Most families in this part of Katugo Village collect water from an unprotected and contaminated spring. The water is an open source shared by the community and used as a drinking source for cattle. Community members report frequent cases of diarrhea as a result of drinking the contaminated water.
"We have been moving a long distance and struggling in long lines to access clean water, we grateful that we going to have access to clean water nearby," a community member said.
That is why we are going to construct a new well and support the community to ensure that it has the proper structures in place to manage it in the future.
The sanitation situation is only slightly better. Barely more than half of households have a latrine. Most are constructed of local materials, including mud. However, open defecation is still an issue here.
The main activity in this area is agriculture. Most families grow maize to both sell in the market to make money and to eat at home. The men often work in the nearby trading centers - taking on day-labor jobs or whatever is available for small businesses. The women like most other communities remain engaged in household chores and farming.
The community is dominated by Alur people and these have considerably large families and woman is mainly in charge of taking care of family mostly in terms of food and clothing. Fetching water is a task that often falls on the women.
Here’s what we’re going to do about it:
Training’s main objectives are the use of latrines and observing proper hygiene practices since these goals are inherently connected to the provision of clean water. Open defecation, water storage in unclean containers and the absence of hand-washing are all possible contaminants of a household water supply. Each participating village must achieve Open Defecation Free status (defined by one latrine per household), prior to the pump installation for a shallow hand-dug well.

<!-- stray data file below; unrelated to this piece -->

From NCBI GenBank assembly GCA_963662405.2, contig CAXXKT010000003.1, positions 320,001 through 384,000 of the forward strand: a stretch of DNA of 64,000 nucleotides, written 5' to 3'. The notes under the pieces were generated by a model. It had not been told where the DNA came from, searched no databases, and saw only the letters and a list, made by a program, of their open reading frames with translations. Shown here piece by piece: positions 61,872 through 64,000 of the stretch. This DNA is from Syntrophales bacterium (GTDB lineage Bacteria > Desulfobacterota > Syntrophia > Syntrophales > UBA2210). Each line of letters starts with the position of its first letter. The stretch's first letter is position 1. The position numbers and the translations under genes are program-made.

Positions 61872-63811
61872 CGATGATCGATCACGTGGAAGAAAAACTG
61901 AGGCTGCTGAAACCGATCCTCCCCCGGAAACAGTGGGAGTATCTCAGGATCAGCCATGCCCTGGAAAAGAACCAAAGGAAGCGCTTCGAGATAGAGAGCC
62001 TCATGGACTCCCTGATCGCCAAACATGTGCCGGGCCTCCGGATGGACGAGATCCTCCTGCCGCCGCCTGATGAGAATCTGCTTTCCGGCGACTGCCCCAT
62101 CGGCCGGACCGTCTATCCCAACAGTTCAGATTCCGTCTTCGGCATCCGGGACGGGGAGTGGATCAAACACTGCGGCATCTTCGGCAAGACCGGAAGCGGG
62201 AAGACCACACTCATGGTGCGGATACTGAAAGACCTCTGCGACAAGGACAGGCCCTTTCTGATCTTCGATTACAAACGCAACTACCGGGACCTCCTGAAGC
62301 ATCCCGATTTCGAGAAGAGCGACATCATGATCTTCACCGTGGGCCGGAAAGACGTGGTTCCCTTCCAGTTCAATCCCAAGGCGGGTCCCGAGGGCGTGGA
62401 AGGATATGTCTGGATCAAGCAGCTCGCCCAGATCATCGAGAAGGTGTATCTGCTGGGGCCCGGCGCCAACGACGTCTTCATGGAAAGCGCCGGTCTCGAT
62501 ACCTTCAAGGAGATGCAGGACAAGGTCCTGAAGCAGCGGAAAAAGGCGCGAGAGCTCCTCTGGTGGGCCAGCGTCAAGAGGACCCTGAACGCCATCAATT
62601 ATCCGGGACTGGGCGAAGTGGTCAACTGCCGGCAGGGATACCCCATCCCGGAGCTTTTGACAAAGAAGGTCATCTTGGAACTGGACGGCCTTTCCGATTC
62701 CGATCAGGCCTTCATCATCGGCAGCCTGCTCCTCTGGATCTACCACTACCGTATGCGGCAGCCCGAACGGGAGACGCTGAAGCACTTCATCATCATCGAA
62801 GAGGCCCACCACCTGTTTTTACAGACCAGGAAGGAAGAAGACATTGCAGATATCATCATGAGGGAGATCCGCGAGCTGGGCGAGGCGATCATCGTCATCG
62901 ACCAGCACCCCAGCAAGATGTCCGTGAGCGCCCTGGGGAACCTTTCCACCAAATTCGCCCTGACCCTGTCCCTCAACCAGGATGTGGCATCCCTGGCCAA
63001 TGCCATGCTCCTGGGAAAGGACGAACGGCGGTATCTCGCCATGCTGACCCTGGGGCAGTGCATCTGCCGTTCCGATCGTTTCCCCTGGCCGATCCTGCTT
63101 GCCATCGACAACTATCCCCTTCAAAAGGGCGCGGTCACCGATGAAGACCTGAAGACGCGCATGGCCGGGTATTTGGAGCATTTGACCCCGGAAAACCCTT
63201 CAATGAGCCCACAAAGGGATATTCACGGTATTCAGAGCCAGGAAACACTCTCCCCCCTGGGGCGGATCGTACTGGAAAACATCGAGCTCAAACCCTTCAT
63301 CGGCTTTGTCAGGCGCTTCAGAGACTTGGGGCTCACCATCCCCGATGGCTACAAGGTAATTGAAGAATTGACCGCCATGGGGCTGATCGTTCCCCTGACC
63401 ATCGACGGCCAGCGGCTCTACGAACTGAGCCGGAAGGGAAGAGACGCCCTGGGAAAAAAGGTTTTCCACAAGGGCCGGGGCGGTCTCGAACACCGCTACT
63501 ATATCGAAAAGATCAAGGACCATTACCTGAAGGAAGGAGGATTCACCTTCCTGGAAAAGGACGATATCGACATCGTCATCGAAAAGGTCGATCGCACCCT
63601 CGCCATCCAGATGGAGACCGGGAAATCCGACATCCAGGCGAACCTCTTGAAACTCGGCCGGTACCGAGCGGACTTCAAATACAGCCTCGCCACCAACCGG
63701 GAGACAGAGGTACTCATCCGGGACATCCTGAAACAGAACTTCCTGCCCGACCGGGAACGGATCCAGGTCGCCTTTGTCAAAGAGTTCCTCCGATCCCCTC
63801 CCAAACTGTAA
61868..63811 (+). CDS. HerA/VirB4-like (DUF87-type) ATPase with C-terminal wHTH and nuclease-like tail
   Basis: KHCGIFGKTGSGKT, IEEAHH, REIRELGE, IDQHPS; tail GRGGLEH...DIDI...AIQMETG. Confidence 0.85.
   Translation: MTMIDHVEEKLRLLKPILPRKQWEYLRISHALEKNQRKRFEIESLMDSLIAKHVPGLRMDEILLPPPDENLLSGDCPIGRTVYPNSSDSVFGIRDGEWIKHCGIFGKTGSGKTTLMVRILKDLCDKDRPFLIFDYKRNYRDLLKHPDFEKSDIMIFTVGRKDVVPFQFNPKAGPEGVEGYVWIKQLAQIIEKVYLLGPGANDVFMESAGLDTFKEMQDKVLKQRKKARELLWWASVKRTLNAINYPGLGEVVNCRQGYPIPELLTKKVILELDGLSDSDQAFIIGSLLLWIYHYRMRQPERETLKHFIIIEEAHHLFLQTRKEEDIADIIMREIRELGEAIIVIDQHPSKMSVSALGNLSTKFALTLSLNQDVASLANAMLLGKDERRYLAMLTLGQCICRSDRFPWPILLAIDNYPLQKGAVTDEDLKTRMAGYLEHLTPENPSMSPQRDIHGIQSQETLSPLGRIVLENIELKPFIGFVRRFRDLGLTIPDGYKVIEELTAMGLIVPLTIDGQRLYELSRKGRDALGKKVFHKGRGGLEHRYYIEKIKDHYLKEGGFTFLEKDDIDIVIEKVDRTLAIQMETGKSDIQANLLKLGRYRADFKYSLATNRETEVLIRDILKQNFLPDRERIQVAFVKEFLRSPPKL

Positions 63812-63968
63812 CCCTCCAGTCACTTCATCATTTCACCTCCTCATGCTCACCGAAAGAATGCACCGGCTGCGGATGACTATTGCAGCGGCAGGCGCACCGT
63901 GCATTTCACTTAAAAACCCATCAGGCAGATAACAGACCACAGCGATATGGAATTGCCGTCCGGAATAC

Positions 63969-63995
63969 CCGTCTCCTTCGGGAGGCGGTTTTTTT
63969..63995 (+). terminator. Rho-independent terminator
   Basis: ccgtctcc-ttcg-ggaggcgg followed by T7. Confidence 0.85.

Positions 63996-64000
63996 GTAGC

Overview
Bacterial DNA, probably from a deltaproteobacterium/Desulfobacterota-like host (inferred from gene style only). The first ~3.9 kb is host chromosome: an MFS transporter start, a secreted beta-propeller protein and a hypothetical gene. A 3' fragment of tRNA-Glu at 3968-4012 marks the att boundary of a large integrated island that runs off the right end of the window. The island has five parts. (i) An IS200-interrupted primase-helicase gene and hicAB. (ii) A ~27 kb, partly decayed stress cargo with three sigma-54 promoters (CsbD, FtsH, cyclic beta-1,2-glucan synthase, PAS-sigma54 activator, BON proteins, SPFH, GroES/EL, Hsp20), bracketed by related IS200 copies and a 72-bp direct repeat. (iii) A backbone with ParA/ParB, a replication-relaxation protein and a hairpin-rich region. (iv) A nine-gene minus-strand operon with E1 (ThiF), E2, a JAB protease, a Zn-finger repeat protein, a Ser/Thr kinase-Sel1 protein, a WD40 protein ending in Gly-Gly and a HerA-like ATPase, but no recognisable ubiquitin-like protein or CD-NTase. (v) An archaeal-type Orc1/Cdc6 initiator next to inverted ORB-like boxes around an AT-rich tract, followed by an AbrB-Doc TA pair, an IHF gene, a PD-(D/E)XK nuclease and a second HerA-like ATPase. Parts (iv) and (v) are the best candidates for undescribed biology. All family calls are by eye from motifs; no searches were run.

This social program includes the assignment of one Community Development Officer (CDO) to each village. The CDO encourages each household to build an ideal homestead that includes: a latrine, hand-washing facility, a separate structure for animals, rubbish pit and drying rack for dishes.
We also implement the Community Led Total Sanitation (CLTS) approach with each of our village partners. This aims to improve the sanitation and hygiene practices and behaviors of a village. During these sessions, village leaders naturally emerge and push the community to realize that the current practices of individual households – particularly the practice of open defecation– are not only unhealthy but affect the entire village. CLTS facilitates a process in which community members realize the negative consequences of their current water, sanitation and hygiene behaviors and are inspired to take action. Group interactions are frequent motivators for individual households to build latrines, use the latrines and demand that other households do the same.
New Hand-Dug Well
With the guidance of our artisans and mechanics, the excavated well will be cased, sealed with a well pad, and then finished with a new AfriDev pump. The community will participate in excavating and constructing the water source.
Excavation takes a month or more on average, depending on the nature of the rock beneath. Construction of the well lining and installation of the pump takes on average 12 days.
This well will be located in Katugo Community and will bring clean water closer to families having to walk long distances for their water.
Note: We do not have the precise GPS coordinates for this project at this time, but will update as soon as possible.
The aim is that all households own an improved latrine. Many households do not use a latrine but use the bush. Due to open defecation, feces are spread all over the village. This leads to waterborne diseases and contamination of groundwater and surface water. Our aim is that the community is able to live a healthy life free of preventable diseases. We endeavor that at the end of our presence in the community, people will have both access to sustainable, clean water and access to sanitation. We have now organized families to form digging groups for latrine construction, and empowered them with tools to use.